B2B Sales, Lead Generation and Marketing Blog

Six Tips for Overcoming Sales Objections

Posted by Sean O'Neil on Mon, Sep 15, 2014 @ 10:09 AM

Overcoming sales objectivesWhen a prospect presents a barrier to a sale, such as a problem, objection or flat-out no, how do you react?

Do you try to prove that the problem isn’t a problem? Do you try to convince them that there are flaws in their objections? Do you reinvent your pitch and hope that presenting things in a different way will turn the prospect’s no into a yes? Do you simply end the call?

We’ve all had knee-jerk reactions to objections that have caused us to lengthen the sales cycle unnecessarily or lose the sale altogether. When a prospect expresses indifference, skepticism or fear, or makes a criticism, even seasoned sales professionals can easily find themselves going on the defense or offense, or fumbling through a sales call or meeting.

How can you overcome the tendency to have a knee-jerk reaction to objections? 

Below are six tips for keeping a cool head when a prospect presents a barrier to sale. 

1. Remember: an objection is nothing more than an invitation for you to help the prospect.

2. Stop selling and start trying to help resolve the prospect’s issue.

3. Don’t try to pretend that your organization is able to do anything and everything; if the prospect has a need that is outside of your wheelhouse, refer them to a partner or ask the prospect if they would like you to help them locate a partner or other resource. This will help you establish trust.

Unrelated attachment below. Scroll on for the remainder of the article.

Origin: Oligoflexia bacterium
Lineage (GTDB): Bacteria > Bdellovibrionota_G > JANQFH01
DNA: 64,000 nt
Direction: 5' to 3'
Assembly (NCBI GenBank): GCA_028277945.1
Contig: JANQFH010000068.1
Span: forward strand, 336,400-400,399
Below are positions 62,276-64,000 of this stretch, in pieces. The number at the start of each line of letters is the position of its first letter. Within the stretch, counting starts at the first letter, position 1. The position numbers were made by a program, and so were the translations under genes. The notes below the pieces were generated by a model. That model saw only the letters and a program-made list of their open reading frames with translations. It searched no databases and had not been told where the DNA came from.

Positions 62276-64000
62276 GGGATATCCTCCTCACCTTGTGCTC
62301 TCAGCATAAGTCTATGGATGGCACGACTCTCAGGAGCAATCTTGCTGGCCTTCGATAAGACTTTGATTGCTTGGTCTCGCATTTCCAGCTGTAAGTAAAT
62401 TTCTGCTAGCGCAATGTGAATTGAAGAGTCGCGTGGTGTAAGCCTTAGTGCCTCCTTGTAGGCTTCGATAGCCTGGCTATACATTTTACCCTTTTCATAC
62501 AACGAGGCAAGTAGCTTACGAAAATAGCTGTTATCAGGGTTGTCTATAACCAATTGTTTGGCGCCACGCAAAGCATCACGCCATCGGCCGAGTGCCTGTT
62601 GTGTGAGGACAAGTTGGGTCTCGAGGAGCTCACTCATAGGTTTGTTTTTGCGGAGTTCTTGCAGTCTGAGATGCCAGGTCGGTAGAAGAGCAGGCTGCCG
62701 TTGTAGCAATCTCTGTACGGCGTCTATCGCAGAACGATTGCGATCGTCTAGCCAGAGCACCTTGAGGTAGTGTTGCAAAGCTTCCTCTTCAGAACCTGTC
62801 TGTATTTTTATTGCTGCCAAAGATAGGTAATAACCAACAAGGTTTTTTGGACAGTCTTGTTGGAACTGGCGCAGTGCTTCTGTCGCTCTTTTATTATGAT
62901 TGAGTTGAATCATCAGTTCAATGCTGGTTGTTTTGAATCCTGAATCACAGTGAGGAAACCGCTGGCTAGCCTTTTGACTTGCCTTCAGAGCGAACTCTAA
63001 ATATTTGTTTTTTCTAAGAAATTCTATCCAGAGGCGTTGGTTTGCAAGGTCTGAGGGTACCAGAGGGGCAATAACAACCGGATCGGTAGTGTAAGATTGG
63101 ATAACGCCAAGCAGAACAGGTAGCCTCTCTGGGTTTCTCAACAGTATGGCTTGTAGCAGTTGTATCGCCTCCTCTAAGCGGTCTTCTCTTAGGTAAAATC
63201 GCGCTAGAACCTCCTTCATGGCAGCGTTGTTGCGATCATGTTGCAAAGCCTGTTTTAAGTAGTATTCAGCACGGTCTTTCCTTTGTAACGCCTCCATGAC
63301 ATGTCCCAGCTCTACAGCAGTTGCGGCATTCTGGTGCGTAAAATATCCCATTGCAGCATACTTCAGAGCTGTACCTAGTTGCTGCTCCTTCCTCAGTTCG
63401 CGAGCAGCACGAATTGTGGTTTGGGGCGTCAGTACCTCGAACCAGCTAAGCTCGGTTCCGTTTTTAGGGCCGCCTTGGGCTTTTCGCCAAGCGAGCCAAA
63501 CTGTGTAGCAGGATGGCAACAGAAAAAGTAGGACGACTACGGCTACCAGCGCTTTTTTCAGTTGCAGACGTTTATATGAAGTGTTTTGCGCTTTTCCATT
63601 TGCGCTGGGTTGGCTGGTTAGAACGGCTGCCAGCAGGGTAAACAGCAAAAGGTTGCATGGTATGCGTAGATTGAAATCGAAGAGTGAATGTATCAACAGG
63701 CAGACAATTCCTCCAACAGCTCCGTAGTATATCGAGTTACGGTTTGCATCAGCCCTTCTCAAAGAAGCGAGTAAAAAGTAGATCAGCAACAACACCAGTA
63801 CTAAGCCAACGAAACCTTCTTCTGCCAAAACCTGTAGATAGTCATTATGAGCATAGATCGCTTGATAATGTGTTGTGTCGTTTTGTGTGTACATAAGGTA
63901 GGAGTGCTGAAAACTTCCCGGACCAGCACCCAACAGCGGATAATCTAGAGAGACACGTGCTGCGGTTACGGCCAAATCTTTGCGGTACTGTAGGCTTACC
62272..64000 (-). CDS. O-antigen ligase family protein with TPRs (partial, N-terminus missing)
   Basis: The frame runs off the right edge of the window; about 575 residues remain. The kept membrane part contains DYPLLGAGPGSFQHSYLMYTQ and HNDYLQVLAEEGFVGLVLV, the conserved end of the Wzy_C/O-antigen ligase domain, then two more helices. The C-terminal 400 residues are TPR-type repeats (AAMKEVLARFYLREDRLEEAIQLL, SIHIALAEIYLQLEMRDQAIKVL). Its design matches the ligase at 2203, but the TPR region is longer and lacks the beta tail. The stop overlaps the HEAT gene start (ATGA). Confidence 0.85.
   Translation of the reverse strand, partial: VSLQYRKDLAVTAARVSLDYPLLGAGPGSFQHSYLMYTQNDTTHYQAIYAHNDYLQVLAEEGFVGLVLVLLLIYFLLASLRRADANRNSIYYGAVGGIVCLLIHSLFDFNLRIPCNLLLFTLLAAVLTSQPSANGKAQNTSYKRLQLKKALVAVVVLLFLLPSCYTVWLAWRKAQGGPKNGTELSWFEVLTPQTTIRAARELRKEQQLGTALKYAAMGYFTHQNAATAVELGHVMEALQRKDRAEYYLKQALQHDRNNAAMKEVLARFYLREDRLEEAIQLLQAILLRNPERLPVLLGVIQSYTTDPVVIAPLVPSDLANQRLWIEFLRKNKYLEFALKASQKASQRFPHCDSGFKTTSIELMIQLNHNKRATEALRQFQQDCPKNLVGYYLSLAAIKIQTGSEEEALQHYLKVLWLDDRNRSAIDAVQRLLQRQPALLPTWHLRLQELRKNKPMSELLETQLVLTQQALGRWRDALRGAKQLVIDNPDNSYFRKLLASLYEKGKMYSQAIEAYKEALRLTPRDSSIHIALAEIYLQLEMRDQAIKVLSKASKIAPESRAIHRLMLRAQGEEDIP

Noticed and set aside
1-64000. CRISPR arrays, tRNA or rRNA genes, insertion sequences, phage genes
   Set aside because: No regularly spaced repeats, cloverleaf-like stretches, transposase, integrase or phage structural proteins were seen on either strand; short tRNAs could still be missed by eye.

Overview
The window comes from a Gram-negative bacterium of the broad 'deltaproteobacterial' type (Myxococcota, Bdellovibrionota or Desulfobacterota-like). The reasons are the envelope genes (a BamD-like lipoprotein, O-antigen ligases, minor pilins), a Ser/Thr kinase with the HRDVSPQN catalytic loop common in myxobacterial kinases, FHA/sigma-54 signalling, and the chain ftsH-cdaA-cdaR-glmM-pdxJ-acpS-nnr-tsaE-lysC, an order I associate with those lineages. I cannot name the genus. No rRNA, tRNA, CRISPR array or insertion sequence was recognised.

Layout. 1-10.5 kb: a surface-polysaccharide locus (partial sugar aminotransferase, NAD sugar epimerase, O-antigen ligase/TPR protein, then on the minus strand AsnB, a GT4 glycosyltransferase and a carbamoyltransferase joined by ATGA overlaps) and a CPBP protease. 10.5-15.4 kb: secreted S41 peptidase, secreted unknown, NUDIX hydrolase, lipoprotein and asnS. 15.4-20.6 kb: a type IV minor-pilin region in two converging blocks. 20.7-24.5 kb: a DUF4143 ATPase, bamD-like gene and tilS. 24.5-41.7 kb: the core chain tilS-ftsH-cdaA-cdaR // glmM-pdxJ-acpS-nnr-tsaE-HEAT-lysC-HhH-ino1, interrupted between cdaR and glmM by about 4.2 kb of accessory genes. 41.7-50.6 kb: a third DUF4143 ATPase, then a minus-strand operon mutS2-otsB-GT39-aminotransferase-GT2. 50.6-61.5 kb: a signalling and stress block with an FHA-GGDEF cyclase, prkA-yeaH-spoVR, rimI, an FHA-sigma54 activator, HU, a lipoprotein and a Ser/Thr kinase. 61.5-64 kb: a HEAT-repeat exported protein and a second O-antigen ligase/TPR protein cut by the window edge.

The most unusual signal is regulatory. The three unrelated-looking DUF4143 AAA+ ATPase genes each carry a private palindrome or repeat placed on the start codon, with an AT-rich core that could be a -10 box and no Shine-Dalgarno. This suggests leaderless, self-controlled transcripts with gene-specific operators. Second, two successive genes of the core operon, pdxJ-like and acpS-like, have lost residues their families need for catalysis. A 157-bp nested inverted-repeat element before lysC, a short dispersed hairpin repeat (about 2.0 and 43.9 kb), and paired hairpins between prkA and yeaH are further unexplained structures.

4. If you have collateral such as a brochure, case study or white paper that might help the customer better understand how you can address their concerns, offer to send them the collateral, and then send it in a timely manner.

5. If the prospect seems apathetic about the product or solution you’re pitching, put on your detective cap and ask questions that will help you determine what does matter to the prospect.

6. If budget seems to be the primary issue, try to find out what products or solutions the prospect would be interested in if budget weren’t an issue. This will help you open the door to talking about the prospect’s other business concerns or priorities.

The most productive way to respond to an objection is to stop trying to sell and start trying to help the prospect. This lowers the prospect's level of apprehension and makes it is easier for you to move past barriers and make a more meaningful connection.

Topics: sales, sales training, telemarketing, tips and techniques

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